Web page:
Aussie Oly Relay Medallist In Hurdles Move

tackles new hurdle
By Jenny McAsey
October 25, 2004

NOT content with an Athens Olympics relay silver medal, 400m runner Clinton Hill is to take on the significant challenge of mastering the one-lap hurdles.

Before he went to Athens, Hill, 24, was considering giving athletics away after the Games.

Now, buoyed by his relay success, he is adding the technically difficult 400m hurdles event to his repertoire.

“I was so despondent and frustrated before the Olympics with the way the sport was going here,” Hill said yesterday.

“I wasn’t making a living and I didn’t want to do things 50-50.”

The stunning performance of Australia’s 4x400m relay team, which shocked the world by winning silver behind the dominant US team, has changed everything.

Hill, the national 400m champion, ran the anchor leg in Athens. He received the baton in fifth position then pounced on the back straight, tearing past three runners to round the final bend 5m clear of the pack.

He then held on desperately to finish second and breaking a 24- year drought for Australian men in Olympic track events.

The relay medal was consolation for his immense disappointment at being run out in the heats of the individual 400m in Athens.

Hill has spent the past two months not only basking in the medal glory, but also making momentous decisions about his future before he resumed training last week.

After several years under the guidance of coach Michael Khmel, Sydney-based Hill has returned to his first coach, Paul Laurendet, and decided to try the hurdles.

Laurendet’s wife, Jenny, was a 400m hurdler in the late 1980s, whose best performance is eighth on the Australia all-time list, and she will also be on hand to help.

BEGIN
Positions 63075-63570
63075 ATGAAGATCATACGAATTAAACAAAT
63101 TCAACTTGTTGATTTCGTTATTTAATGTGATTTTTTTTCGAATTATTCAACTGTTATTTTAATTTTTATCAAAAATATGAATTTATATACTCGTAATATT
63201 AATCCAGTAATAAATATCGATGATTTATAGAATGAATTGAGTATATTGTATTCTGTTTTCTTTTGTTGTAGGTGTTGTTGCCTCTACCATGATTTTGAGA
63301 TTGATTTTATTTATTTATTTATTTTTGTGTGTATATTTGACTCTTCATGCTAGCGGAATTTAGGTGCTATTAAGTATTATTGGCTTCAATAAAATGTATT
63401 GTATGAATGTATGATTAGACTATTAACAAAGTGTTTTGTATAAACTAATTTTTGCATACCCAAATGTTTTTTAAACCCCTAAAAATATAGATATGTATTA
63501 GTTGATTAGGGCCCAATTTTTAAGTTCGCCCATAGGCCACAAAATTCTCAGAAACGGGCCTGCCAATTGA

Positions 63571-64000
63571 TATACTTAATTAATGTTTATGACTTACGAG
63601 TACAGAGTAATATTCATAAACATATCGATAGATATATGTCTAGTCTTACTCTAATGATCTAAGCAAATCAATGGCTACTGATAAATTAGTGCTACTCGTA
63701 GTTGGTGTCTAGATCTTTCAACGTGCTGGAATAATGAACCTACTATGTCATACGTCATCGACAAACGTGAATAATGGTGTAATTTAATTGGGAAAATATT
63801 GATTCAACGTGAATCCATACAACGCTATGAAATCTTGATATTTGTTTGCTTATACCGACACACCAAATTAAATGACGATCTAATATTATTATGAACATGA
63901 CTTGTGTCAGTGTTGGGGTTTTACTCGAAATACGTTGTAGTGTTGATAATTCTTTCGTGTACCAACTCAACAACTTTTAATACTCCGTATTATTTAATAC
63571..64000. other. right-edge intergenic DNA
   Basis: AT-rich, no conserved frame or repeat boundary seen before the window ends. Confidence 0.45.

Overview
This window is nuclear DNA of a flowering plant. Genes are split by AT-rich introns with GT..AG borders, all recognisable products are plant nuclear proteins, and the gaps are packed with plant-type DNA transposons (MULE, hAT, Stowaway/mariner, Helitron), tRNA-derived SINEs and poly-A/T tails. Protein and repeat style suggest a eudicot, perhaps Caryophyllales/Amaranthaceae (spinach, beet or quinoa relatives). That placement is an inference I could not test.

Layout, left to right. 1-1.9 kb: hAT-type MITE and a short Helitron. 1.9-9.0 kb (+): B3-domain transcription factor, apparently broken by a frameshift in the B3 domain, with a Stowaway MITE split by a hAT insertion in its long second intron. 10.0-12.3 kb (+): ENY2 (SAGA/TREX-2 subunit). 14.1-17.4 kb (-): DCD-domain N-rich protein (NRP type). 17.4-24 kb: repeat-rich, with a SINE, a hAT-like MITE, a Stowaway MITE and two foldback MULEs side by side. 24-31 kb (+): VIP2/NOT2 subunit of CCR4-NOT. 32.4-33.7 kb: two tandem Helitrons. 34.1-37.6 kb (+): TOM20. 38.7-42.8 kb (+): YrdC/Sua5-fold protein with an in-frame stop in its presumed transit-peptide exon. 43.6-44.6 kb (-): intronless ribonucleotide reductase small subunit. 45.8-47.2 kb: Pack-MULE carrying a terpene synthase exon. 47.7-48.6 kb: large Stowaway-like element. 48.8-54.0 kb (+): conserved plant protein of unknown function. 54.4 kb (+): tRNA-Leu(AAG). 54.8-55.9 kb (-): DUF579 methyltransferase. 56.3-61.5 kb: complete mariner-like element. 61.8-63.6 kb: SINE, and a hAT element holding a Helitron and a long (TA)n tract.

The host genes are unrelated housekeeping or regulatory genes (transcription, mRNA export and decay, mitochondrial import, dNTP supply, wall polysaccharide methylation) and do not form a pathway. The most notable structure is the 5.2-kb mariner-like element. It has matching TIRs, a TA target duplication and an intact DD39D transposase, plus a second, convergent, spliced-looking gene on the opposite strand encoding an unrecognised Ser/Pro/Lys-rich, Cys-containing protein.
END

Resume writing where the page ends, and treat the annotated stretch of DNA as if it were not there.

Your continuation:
“I just wanted to change things about,” said Hill, a top level junior soccer player, who came to Australia with his family from South Africa in 1997.

"The endurance training for the hurdles will be the same as the 400 metres, so it is just learning the technical side. I’m a rhythm runner, so people say I’m suited to the hurdles.

“At the end of the day, it will help my 400m flat even more. It will help me to squeeze everything out of myself and that can make the difference. I’m positive and confident it will work.”

Australia’s world champion female 400m hurdler, Jana Pittman, was one of the first people Hill told about his decision. “She was so excited,” Hill said.

Hill will work on his fitness during the next month before tackling the hurdles at training in December.

He believes he will be ready to compete in the event during Athletics Australia’s domestic season, which begins in Perth on January 9.

“I will have a crack at the hurdles in late January or early February,” Hill said.

A three-time national 400m champion, Hill has a best time of 45.16sec for the flat race, which he set in Europe in July.

The world’s best male 400m hurdlers hit the finish line in the 48sec range and Hill said he wants to get to that level before he considers competing in the event at overseas meets.